Snow is all around at Sapporo – pick up a sled and coast down the sidewalks, or head to one of the city’s many ski resorts. Snowfall is constant, so you’re always guaranteed a fresh layer of powder. Mount Moiwa is great for beginners, and at Fu’s Snow Area, non-skiers can try their hand at luge, the terrifying Olympic sport, or the slightly less intimidating snowscoot. Afterwards, make plans to rest your bones at a super sento bathhouse, the modernised versions of traditional Japanese bathhouses, or take a day trip to one of the famous hot springs like Jozankei or Shikotsu.
JEJU ISLAND, SOUTH KOREA
Jeju Island is beautiful in spring and summer, but it takes on a whole different kind of beauty in winter. The flower-filled fields give way to stark, snow-covered scenes – and with far fewer tourists waving their selfie sticks in the air. You don’t come to Jeju Island at any time of the year to stay indoors, so pack your hiking boots and enjoy a breath of fresh air. There are hiking trails all over the island but for a satisfying day’s climb with an incredible reward at the end, pick one of the six trails up the volcanic Hallasan mountain (Yeongsil and Eorimok are the easiest, with wooden steps along much of the path) for an incredible view from the peak.
Would you rather view the island from a different vantage point? Wrap up for a horse ride and take in the scenery from one of many guided tracks around Jeju. And make time for a celebrated Jeju winter speciality: gamgyul and hallabong. These are varieties of tangerines indigenous to the island, and you’ll see them growing all over the place. They’re famed for their sweetness and juiciness – you can tell the difference between the two because the hallabong variety has a distinctive bulge at the tip.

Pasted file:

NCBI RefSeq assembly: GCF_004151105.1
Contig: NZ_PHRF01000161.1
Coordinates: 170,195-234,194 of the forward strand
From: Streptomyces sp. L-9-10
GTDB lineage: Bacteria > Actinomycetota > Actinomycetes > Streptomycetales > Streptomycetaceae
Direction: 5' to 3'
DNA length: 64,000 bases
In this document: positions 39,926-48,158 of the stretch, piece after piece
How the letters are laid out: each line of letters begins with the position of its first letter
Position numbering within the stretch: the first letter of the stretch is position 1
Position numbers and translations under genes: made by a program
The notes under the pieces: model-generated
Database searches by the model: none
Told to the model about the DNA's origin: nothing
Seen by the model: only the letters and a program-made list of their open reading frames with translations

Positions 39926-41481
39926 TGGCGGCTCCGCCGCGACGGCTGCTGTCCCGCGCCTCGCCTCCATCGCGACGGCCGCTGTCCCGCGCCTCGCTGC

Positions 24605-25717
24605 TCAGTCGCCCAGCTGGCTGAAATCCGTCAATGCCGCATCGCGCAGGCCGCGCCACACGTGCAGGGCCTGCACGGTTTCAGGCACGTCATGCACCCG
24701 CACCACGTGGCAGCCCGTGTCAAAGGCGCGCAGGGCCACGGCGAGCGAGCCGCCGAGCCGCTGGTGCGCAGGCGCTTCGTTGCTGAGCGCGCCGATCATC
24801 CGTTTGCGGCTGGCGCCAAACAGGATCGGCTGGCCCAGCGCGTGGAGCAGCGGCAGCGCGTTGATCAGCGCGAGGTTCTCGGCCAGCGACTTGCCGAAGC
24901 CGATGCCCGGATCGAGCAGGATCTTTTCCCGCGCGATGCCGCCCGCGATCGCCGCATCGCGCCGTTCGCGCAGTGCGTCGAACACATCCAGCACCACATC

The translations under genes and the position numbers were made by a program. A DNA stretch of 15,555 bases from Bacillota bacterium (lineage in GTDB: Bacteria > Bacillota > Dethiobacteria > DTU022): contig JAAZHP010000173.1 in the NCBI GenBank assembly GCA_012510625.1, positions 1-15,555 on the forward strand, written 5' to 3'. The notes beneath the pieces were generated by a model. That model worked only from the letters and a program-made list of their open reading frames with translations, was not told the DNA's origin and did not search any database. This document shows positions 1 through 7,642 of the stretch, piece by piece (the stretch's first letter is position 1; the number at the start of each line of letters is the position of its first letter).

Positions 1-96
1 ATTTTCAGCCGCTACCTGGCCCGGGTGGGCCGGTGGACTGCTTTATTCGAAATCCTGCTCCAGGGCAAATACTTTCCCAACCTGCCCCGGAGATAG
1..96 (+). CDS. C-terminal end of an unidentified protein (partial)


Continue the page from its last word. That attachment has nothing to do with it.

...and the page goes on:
Kashmir is one of the most wildly romantic places in the world, with its soaring views of the Himalayas and the glittering Dal Lake. And come winter, when the place is covered in a serene blanket of snow, Kashmir takes on an ethereal beauty hard to find anywhere else – and perfect for celebrating Christmas. Take a traditional boat ride on a shikara out into the partially frozen lake – or if you’re more adventurous, walk through the Zanskar Gorge for the famous Chadar Trek. You’ll be trekking on the heavily frozen river which takes on the appearance of huge plates of agate, through the beautiful Hemis National Park.
If hiking frozen rivers is not your preferred way of spending a Christmas getaway, head to the bustling Raghunath Bazaar in Kashmir’s winter capital, Jammu. You’ll find rich and delicate embroidered pashminas, Kashmiri handicrafts, silverware and beautiful Kashmiri silks which make perfect gifts. Stop for a restorative, steaming plate of harissa, the local winter delicacy. It’s a heavily spiced, deeply satisfying stew of lamb and rice, cooked overnight and traditionally eaten for breakfast, though you can get it until noon if you’re willing to queue.